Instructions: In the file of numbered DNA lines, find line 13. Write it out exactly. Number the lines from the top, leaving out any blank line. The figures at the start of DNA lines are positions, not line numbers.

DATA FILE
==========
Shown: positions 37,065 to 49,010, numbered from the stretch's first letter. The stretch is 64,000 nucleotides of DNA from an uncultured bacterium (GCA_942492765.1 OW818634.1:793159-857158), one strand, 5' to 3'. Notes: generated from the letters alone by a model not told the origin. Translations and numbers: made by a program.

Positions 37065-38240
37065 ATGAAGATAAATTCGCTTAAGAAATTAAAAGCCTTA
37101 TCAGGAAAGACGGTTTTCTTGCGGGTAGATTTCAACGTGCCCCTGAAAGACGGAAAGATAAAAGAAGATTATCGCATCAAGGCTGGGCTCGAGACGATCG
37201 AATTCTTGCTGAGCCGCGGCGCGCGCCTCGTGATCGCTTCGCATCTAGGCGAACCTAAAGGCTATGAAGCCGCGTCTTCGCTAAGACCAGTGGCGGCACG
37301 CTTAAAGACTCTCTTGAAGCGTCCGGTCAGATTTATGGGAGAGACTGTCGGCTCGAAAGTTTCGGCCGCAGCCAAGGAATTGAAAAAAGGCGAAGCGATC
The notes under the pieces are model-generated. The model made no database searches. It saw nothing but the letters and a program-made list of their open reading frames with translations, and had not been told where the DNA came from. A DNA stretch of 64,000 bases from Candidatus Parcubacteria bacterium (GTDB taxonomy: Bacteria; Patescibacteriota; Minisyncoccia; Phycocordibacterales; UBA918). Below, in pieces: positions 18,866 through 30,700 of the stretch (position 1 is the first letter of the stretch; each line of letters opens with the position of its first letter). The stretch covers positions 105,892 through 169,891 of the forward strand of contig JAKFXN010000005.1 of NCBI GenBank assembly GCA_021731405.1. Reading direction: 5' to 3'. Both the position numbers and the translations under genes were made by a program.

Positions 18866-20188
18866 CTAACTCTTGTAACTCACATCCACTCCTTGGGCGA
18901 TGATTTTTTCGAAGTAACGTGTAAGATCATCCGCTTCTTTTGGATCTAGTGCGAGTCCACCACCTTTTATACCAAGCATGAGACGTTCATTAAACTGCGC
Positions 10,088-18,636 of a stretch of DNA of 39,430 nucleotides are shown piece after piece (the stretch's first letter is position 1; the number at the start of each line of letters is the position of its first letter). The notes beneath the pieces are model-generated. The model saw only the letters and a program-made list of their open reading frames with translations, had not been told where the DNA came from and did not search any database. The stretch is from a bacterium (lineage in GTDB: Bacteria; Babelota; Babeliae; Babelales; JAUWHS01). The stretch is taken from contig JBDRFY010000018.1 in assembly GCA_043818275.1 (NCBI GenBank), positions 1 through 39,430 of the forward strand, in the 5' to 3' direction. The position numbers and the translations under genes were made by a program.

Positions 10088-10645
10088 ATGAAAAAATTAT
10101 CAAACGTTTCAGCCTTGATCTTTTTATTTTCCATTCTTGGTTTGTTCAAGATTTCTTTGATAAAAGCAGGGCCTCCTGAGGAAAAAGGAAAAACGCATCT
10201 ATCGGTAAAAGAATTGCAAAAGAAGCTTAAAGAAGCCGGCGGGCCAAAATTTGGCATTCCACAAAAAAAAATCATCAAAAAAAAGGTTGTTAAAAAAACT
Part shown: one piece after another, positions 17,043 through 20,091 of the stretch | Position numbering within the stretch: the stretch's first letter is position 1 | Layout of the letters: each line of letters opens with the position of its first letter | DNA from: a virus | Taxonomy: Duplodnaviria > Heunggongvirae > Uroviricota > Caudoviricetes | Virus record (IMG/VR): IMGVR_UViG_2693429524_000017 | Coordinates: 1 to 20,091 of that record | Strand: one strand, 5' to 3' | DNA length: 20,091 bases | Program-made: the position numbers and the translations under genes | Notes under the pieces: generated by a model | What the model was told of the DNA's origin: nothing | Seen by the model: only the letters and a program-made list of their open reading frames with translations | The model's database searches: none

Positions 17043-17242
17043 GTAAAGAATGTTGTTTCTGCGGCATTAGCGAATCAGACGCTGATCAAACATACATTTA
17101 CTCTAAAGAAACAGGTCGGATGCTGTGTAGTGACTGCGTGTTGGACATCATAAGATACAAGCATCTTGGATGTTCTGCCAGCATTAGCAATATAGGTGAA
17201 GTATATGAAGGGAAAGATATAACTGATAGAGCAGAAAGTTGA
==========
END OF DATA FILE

10088 ATGAAAAAATTAT